With the advent of the current “Indian Summer” here in Cornwall the decline in reservoir levels has unfortunately resumed.

[Edit – September 24th]

The South West Lakes Trust have now updated their table of the current water levels of Cornish reservoirs:

Among the smaller reservoirs Crowdy is holding steady, but Upper Tamar is down another 2% to 18% of net capacity.

[Edit – September 29th]

South West Water have released last week’s water level data for Colliford and Stithians reservoirs:

It has been raining here in North Cornwall recently, but the reservoir levels are still dropping quickly:

The South West Lakes Trust have also updated their table of the current water levels of Cornish reservoirs:

Upper Tamar is looking particularly unhealthy, with a mere 16% of total net storage still available.

Watch this space!

The August Heatwave(s) in Cornwall

For the previous article in this series (which is becoming overly lengthy!) please see:

Drought for Cornwall later in 2022?

As the weeks have passed the answer to that question seems increasingly likely to be “Yes”. Hence we’ll begin August 2022 with the current water levels of Cornish reservoirs provided by the South West Lakes Trust:

South West Water also provide graphs for the largest two:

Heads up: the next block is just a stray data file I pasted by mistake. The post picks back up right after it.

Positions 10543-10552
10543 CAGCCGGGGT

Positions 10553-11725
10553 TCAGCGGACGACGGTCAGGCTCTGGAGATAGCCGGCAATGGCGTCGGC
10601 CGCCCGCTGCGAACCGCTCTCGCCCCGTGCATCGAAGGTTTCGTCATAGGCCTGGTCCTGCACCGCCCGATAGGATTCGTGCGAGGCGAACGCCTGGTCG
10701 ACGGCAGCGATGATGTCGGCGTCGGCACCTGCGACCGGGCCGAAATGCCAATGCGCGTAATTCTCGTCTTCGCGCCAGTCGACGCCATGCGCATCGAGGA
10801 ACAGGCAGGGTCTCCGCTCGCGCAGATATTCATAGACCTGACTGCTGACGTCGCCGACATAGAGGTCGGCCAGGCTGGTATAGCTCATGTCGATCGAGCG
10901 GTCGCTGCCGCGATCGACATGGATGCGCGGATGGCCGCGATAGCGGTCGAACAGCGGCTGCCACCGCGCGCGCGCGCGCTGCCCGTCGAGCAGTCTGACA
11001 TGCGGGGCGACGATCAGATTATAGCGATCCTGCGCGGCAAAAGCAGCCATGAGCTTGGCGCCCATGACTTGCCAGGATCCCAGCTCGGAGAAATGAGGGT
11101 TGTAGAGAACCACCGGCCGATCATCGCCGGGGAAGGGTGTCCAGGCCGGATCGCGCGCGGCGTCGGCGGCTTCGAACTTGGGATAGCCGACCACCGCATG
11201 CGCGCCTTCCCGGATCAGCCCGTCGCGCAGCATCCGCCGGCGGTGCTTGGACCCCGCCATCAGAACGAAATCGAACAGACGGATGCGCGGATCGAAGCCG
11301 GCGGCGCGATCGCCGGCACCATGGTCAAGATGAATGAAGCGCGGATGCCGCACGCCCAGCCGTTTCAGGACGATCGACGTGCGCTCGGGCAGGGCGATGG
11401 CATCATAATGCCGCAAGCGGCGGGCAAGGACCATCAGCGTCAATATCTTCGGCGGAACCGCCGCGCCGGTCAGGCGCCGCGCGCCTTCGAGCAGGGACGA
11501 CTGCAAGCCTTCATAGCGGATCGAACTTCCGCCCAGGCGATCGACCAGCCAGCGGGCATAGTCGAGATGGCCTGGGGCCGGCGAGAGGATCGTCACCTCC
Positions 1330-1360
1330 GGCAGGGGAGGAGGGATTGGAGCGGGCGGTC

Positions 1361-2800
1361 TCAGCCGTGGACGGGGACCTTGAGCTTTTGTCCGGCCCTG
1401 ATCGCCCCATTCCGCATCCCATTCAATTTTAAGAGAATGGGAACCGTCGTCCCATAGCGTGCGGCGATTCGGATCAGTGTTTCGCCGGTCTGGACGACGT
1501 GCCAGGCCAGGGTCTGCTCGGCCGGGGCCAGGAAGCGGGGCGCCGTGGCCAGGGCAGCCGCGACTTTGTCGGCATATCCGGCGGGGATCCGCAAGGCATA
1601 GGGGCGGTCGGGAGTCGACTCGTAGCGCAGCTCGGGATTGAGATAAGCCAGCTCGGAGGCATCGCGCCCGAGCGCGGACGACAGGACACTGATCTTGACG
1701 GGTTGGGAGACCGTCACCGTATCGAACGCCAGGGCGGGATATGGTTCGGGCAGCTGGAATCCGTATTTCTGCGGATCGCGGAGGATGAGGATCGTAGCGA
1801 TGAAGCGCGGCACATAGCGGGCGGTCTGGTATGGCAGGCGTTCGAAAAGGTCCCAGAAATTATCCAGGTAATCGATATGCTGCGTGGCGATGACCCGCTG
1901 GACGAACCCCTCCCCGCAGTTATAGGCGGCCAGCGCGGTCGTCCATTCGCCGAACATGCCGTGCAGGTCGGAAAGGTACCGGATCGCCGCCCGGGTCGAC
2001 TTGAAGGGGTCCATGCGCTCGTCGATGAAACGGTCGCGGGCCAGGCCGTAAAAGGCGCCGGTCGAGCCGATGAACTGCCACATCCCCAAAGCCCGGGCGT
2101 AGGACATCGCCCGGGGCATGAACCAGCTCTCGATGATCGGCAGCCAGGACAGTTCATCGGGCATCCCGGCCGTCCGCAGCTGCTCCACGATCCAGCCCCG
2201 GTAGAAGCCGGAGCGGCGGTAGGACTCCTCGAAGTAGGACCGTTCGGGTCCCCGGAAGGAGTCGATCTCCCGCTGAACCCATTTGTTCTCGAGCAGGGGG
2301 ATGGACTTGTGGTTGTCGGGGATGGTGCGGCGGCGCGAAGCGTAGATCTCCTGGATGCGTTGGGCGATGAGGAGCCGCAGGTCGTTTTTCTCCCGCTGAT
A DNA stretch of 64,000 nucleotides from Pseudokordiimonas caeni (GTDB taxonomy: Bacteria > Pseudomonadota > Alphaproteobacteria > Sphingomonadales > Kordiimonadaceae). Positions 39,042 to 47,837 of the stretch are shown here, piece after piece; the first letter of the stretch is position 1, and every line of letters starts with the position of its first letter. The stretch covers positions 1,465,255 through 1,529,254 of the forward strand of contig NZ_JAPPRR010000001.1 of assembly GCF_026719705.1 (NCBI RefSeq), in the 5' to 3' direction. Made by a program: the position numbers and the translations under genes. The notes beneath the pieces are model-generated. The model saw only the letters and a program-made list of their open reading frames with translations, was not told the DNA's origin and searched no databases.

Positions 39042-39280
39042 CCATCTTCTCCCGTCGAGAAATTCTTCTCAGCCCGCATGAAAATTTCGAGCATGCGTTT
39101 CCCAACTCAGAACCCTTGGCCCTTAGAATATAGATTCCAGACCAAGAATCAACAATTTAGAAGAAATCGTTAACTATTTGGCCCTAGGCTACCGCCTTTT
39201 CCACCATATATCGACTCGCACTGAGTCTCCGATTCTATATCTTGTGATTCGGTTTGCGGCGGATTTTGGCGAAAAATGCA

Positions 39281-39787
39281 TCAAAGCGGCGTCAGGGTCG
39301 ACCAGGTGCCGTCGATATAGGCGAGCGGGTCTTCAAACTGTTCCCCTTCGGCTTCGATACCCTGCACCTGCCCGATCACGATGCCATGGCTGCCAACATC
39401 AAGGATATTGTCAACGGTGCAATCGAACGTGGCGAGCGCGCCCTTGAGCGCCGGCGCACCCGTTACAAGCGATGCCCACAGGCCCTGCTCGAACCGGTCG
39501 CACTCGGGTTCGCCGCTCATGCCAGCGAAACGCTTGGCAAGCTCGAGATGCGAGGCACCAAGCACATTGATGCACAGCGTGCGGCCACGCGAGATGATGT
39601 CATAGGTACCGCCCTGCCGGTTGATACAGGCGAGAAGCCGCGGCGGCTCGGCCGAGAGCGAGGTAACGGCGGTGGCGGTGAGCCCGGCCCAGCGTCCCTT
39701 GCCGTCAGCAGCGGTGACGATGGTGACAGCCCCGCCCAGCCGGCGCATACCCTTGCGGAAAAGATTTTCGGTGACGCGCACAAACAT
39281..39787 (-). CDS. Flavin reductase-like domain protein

As you can see the water levels in both Colliford and Stithians reservoirs are already below their lowest levels last year. Colliford is also well below its level at the beginning of August 1995, a particularly dry year for Cornwall and other parts of the United Kingdom.

Continue reading “The August Heatwave(s) in Cornwall”

Drought for Cornwall later in 2022?

It seems as though summer has finally arrived here in North Cornwall. This is the Met Office weather forecast for the next week:

The Met Office has also issued a heat-health alert for the coming week, although it is seems unlikely that a “heat wave” will officially be declared in Cornwall:

Apart from the potential impact on human health, long periods of hot weather also mean reduced rainfall and increased demand for water. According to the BBC:

Continue reading “Drought for Cornwall later in 2022?”

The Omicron Variant of Covid-19 in Cornwall

Hospital admissions due to Covid-19 here in Cornwall have been reducing, but it looks as though that is about to change. Compare admissions into Royal Cornwall Hospital Trust hospitals over the last 3 months:

with those across South West England as a whole:

Admissions across the West Country are now at their highest level for over 12 months, and the (delayed) numbers in Cornwall have now started to rise as well. As indeed have the nationwide figures:

[Edit – March 21st]

The comments below show the continuing increase in Covid-19 cases and hospitalisations over the last couple of weeks. After a break over the weekend today’s data has just been released. Here are the nationwide numbers: